for(int f = 0; f < 100000; f++)

    //Use the thread array to process ech iteration
    //choose the first unused thread.
    bool fileProcessed = false;
    while (!fileProcessed)
        for (int threadNum = 0; threadNum < maxThreads; threadNum++)
            if (!threadArray[threadNum].IsBusy)
            {   // This thread is available
                Debug.Print("Starting thread: " + threadNum);
                //Call the "RunWorkerAsync()" method of the thread.  
                //This will call the delegate method "backgroundWorkerFiles_DoWork()" method defined above.  
                //The parameter passed (the loop counter "f") will be available through the delegate's argument "e" through the ".Argument" property.
                fileProcessed = true;
        //If all threads are being used, sleep awhile before checking again
        if (!fileProcessed)

Using this technique, it's eay to create 2, 10, or even 100 threads to process each loop iteration asychronously, which speeds up execution time enormously.  Simply change the value of "maxThreads" to whatever you need!
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Wednesday, 6 January 2010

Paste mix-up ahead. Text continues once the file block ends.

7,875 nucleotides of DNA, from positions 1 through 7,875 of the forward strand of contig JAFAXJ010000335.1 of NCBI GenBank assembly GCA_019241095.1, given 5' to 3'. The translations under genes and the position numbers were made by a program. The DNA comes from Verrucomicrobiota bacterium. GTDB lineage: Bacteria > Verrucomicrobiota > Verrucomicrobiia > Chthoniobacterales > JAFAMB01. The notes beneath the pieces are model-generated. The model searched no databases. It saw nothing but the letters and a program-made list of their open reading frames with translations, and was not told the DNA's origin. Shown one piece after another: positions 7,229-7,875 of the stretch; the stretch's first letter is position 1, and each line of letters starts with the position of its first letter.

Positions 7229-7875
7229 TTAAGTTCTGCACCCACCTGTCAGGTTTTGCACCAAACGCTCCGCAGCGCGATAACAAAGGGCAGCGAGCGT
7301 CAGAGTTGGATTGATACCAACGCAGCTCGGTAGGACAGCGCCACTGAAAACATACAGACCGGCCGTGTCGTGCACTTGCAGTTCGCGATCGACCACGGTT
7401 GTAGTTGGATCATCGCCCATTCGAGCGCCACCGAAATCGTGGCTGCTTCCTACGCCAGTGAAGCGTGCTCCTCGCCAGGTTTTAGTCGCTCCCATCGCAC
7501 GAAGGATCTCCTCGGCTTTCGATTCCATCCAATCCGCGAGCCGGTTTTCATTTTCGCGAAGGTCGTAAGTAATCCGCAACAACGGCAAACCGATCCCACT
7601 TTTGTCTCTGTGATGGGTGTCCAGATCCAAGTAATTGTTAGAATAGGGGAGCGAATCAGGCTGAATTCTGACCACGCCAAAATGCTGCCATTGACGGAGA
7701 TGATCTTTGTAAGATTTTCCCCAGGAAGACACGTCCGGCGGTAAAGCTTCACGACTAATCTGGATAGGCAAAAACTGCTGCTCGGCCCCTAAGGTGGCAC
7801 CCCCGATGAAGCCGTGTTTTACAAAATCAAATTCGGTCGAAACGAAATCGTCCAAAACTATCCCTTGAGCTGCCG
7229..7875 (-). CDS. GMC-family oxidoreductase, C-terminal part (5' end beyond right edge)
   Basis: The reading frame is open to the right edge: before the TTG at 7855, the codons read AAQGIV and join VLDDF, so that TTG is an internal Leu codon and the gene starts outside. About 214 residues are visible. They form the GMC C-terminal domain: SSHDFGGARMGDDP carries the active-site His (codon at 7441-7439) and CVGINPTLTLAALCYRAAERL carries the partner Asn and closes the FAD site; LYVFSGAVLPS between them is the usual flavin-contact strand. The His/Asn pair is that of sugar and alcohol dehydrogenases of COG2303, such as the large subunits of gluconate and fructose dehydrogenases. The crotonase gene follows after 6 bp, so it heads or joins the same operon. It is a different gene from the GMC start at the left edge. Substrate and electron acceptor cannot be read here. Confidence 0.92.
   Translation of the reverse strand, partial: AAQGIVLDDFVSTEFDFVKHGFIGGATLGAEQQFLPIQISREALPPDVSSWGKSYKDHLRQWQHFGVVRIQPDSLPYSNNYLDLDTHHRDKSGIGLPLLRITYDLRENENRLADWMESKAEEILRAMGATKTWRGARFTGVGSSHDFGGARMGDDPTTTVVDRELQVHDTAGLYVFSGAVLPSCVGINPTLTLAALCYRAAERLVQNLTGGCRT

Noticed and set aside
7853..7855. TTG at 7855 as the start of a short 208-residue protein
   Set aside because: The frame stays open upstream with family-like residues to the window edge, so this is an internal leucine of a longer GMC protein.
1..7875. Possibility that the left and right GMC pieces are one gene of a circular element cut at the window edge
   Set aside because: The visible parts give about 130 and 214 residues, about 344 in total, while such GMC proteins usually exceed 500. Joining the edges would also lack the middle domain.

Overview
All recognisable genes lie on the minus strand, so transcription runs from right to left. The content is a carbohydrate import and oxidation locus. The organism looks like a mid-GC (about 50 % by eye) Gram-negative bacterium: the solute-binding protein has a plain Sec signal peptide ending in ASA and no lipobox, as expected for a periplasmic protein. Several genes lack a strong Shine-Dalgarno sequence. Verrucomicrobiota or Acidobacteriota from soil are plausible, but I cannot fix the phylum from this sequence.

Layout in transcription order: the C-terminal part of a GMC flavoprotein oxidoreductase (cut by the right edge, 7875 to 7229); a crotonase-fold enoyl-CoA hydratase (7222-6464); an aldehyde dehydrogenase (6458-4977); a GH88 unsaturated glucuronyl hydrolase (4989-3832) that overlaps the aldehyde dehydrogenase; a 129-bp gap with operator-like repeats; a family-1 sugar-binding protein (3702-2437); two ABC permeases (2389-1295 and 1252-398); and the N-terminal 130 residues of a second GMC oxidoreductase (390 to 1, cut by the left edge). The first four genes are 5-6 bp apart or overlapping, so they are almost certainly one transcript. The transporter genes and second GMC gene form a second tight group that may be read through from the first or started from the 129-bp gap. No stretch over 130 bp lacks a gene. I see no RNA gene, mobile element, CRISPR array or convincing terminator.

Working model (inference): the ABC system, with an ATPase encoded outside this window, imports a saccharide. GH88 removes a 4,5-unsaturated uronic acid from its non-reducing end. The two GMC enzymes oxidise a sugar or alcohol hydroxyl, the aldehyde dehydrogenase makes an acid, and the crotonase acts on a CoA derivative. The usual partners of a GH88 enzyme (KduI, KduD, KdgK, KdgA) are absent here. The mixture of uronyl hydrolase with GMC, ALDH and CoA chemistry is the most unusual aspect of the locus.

What is the difference between a URI and a URL?

If you get confused between URLs (Uniform Resource Locators) and URIs (Uniform Resource Identifiers), then simply think of a URL as a special type of URI used to point to resources on the WWW.

The term "URL" is now deprecated (a term meaning marked for removal in computing circles), and the term "URI" is now the accepted term in computer science. However with the rise of the internet "URL" has become entrenched within the English language and is used and understood widely among non computer scientists. It's not possible for any group of individuals to deprecate words (although plenty have tried...) so "URL" will probably long outlive its technical definition.